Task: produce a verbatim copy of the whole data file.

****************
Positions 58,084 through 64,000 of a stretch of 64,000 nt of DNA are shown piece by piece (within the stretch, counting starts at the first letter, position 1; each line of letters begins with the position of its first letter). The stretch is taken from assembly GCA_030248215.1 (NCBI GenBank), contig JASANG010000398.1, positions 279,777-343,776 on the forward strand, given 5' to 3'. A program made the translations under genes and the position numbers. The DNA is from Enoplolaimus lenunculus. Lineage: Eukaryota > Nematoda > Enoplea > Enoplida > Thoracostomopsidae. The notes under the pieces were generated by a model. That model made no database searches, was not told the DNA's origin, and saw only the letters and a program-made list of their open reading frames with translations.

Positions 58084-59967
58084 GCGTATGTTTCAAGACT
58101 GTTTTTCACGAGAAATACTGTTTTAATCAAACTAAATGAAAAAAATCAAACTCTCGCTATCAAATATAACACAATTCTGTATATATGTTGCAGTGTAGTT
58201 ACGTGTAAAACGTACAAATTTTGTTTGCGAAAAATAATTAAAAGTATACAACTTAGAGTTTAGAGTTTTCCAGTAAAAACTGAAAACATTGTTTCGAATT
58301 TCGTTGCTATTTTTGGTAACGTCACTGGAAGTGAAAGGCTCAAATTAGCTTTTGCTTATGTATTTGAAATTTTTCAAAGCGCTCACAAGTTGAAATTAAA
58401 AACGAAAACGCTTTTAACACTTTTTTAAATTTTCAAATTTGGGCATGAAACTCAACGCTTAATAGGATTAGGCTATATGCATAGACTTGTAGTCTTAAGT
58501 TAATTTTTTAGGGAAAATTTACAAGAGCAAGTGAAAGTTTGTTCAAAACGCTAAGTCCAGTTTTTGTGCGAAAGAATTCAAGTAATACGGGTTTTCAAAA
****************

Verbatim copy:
Positions 58,084 through 64,000 of a stretch of 64,000 nt of DNA are shown piece by piece (within the stretch, counting starts at the first letter, position 1; each line of letters begins with the position of its first letter). The stretch is taken from assembly GCA_030248215.1 (NCBI GenBank), contig JASANG010000398.1, positions 279,777-343,776 on the forward strand, given 5' to 3'. A program made the translations under genes and the position numbers. The DNA is from Enoplolaimus lenunculus. Lineage: Eukaryota > Nematoda > Enoplea > Enoplida > Thoracostomopsidae. The notes under the pieces were generated by a model. That model made no database searches, was not told the DNA's origin, and saw only the letters and a program-made list of their open reading frames with translations.

Positions 58084-59967
58084 GCGTATGTTTCAAGACT
58101 GTTTTTCACGAGAAATACTGTTTTAATCAAACTAAATGAAAAAAATCAAACTCTCGCTATCAAATATAACACAATTCTGTATATATGTTGCAGTGTAGTT
58201 ACGTGTAAAACGTACAAATTTTGTTTGCGAAAAATAATTAAAAGTATACAACTTAGAGTTTAGAGTTTTCCAGTAAAAACTGAAAACATTGTTTCGAATT
58301 TCGTTGCTATTTTTGGTAACGTCACTGGAAGTGAAAGGCTCAAATTAGCTTTTGCTTATGTATTTGAAATTTTTCAAAGCGCTCACAAGTTGAAATTAAA
58401 AACGAAAACGCTTTTAACACTTTTTTAAATTTTCAAATTTGGGCATGAAACTCAACGCTTAATAGGATTAGGCTATATGCATAGACTTGTAGTCTTAAGT
58501 TAATTTTTTAGGGAAAATTTACAAGAGCAAGTGAAAGTTTGTTCAAAACGCTAAGTCCAGTTTTTGTGCGAAAGAATTCAAGTAATACGGGTTTTCAAAA